Raised Beds for Seniors
Published: Tuesday, 17 September 2013 14:46
Written by Maggie Boriski, Brazos County Master Gardener
I am not talking about a bed one sleeps in but raised planting beds for vegetables, herbs and flowers. Some of us seniors have weak knees and sore lower backs. It would be pleasant if we could garden pain free. Constructing raised planting beds was our solution to dual challenges, personal physical limitations and heavy clay soil that can be found in the Brazos Valley.
If you decide to have a garden bed at ground level, the frame should be bottomless for good drainage. The soil is the floor of your bed. First, we needed a starving Aggie to dig out the existing soil and be available to replace it with compost amended soil. He could also lay down the drip irrigation system.
Bed designs are endless and layout decisions are at your pleasure. Consider a bed height of around two feet with a cap or lip on the top. Two feet above ground level is an acceptable height to sit and work in the bed and to rest.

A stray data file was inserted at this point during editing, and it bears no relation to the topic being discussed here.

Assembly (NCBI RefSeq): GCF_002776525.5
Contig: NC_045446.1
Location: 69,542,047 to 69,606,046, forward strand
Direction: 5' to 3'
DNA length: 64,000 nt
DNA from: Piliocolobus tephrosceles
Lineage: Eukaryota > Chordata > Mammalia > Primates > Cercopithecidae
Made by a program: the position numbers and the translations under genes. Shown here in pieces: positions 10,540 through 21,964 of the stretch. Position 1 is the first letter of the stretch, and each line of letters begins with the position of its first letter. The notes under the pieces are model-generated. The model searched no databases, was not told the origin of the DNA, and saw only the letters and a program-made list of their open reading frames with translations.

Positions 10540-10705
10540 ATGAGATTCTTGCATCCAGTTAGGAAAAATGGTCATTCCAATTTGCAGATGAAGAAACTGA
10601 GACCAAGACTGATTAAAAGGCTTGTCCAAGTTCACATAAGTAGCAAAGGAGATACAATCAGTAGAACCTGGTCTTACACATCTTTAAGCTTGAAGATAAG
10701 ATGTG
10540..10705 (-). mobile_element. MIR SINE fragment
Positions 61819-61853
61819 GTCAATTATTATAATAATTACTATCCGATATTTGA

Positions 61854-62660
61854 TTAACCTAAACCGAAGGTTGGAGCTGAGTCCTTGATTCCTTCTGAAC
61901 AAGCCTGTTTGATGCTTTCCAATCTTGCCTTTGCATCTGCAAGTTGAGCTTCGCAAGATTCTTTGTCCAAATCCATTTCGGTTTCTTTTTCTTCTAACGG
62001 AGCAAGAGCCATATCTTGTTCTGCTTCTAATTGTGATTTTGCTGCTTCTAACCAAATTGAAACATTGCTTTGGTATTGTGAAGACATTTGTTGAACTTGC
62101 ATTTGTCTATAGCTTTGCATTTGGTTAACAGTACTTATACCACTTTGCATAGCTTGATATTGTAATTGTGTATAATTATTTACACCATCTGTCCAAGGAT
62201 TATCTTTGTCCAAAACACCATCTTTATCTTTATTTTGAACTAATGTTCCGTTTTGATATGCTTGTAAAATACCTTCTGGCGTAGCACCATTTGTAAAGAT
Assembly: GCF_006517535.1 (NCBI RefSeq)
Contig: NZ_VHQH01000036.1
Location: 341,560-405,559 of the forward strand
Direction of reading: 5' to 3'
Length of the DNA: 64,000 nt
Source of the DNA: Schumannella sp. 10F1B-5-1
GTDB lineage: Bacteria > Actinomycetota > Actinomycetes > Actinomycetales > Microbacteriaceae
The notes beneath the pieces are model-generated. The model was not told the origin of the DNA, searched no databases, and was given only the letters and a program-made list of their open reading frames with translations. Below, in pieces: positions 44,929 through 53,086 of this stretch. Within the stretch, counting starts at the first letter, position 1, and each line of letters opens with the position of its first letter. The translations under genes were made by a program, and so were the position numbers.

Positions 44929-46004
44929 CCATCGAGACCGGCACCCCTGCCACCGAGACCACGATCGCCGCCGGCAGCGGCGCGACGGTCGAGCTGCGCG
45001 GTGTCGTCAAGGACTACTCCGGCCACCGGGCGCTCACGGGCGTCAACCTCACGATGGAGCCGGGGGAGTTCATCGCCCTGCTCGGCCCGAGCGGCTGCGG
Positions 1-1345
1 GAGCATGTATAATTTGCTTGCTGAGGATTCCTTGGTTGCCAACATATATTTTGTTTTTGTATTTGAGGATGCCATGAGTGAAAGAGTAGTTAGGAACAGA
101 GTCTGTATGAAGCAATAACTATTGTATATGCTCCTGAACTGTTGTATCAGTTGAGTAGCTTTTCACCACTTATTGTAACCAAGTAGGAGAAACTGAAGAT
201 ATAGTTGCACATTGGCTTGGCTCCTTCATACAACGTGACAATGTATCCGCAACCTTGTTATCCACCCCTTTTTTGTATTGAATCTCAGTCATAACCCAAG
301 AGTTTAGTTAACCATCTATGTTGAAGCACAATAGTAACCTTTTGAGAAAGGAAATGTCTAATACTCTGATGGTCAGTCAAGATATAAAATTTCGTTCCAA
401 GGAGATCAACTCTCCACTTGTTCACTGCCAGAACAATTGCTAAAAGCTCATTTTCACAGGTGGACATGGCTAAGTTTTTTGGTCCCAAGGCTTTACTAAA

There are many frame materials to select from: UV-stabilized polypropylene, rock, brick, concrete, or naturally rot-resistant cedar or redwood. Railroad ties are popular but may contain creosote and may have toxins according to MSU Extension article “Raised-Bed Gardening“.
Install flexible pipe frames, either triangular or rounded over your garden beds. They will be in place to put a protective cover over your plantings when needed.
Two rectangular raised beds, three feet by six feet, gave us sufficient space for a harvest of vegetables, herbs and flowers. There are only two of us and we still had plenty to share with neighbors. This size allowed easy installation of a drip irrigation system down the middle with feeding tubes off to the right and left with small emitters attached at each planting.
Better yet, why not get the starving Aggie to construct a raised bed on legs. A four foot by four foot wide bed, eighteen inches deep would be easy to fill with compost or potting soil. Attach heavy casters/wheels to the bottom of the legs. Roll it into the sun during the day and back into the garage at night for protection of the plants, extending the growing season. Roll it closer to the kitchen for harvesting. Add a shelf underneath for gardening tools and potting soil, etc.
If you can add a bench adjacent to or close between beds, you can sit and enjoy your labors and you have a quick place to go to if you are feeling a little light headed. Keeping a cell phone handy is another suggestion for safety. Being a mature age doesn’t mean you have to give up gardening, just be creative in how you do it.